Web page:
A 170-year-old beech tree near a public war memorial in Mountain Ash is being pulled down due to safety concerns.
The huge tree, at Dyffryn Woods off Mill Road, has recently been examined by specialists, who determined it needs to be felled because it could be a risk to members of the public, after contracting a fungus.
Mountain Ash East councillor Pauline Jarman, said local people have contacted her with concerns about the tree being removed, but says she has been assured it is the safest course of action. She said: “The tree was examined by a tree specialist and was found to be in rapid decline as a consequence of contracting a terminal fungus.
“I was advised that the only course of action, in the interest of public safety, was for it to be felled.
“Dyffryn Woods is an ancient woodland, the war memorial and Gorsedd stone circle are located there and this tree was the focus of attention because it was the only tree in the perimeter of the war memorial site.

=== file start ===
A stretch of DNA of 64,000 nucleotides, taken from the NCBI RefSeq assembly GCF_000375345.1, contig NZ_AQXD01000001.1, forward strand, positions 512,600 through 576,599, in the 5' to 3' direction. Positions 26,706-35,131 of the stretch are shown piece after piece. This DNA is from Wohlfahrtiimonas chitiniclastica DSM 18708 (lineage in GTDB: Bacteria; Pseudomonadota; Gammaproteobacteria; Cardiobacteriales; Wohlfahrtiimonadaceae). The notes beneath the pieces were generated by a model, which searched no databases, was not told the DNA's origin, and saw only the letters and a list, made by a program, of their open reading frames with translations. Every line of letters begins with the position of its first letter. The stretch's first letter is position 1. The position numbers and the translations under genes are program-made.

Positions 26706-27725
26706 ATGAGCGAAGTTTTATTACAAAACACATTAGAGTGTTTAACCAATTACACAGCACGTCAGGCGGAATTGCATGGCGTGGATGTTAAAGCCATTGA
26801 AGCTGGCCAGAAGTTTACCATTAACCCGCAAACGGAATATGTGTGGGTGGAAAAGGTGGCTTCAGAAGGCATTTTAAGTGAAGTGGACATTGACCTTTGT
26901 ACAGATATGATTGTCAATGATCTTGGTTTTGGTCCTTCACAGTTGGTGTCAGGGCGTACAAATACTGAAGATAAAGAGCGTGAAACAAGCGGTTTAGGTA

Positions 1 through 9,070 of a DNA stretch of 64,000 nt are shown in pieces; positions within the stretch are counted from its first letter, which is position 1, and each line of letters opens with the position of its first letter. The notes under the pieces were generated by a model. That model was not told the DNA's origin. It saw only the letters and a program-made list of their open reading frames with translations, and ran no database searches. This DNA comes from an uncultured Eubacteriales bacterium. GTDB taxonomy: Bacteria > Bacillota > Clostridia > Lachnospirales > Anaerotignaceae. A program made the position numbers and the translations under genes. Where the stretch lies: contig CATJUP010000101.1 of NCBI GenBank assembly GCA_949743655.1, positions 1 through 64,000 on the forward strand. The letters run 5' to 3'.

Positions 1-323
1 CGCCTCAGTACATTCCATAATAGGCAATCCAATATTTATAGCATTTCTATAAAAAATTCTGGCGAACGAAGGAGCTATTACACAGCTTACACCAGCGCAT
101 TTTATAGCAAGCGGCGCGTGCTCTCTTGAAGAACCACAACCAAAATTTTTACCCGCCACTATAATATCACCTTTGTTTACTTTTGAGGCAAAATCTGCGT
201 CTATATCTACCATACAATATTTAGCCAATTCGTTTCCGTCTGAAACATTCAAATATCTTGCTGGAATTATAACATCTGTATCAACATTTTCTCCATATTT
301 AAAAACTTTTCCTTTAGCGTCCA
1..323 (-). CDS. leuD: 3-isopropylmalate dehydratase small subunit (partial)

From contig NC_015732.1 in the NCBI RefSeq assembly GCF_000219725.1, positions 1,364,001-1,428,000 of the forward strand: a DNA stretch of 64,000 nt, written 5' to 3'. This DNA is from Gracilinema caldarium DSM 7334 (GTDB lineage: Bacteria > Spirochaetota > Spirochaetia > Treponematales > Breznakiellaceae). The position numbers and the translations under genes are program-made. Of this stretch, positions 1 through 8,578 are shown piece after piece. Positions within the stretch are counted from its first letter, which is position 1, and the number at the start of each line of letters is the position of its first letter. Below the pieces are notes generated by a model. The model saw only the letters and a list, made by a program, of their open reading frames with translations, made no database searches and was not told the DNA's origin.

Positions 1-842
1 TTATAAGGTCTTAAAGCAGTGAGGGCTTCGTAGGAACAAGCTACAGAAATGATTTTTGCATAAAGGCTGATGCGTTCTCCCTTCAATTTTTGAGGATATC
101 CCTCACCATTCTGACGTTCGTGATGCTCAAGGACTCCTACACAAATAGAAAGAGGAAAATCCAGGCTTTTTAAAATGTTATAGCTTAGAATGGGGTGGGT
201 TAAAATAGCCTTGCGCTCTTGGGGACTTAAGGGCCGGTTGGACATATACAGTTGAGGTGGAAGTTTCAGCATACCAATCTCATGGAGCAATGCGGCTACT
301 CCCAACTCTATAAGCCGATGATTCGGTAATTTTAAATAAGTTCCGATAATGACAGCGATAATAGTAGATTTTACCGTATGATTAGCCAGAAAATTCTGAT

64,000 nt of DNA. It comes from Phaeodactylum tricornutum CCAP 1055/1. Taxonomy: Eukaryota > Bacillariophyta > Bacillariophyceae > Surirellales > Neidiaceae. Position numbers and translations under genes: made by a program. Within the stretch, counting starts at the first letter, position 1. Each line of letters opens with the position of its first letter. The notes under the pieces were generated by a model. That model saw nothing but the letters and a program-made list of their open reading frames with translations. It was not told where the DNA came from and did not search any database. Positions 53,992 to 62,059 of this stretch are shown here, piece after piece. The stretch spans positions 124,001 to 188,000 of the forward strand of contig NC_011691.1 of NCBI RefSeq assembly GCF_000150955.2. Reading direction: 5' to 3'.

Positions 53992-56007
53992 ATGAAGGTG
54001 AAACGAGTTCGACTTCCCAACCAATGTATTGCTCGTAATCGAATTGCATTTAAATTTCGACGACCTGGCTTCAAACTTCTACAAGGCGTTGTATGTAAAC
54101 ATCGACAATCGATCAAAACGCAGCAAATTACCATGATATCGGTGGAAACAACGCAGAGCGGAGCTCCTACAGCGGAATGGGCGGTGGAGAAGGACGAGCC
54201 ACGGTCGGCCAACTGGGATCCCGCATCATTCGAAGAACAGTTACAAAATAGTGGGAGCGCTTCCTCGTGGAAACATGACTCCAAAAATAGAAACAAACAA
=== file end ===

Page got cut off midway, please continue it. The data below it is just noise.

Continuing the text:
“The tree features in many family and wedding photographs as a backdrop to those special events.
“During the course of the work, I had many people contact me concerned that the tree was being chopped down.
“This woodland is the jewel in the crown of Mountain Ash and people are very attached to the woodland and all it represents – peace, tranquility and a place to reflect in when walking your dog or visiting the memorial.”
Coun Jarman added that the contractor for the tree’s removal allowed residents to take some of the timber for their own use. Meanwhile, various objects were found within the tree itself, making it more difficult to be brought down.
She added: “The contractors did tell me that he had broken several chainsaw blades because the tree trunk had some metal and stones embedded in it at various heights.
“Apparently, the tree just embraced any foreign objects placed in it during its life.”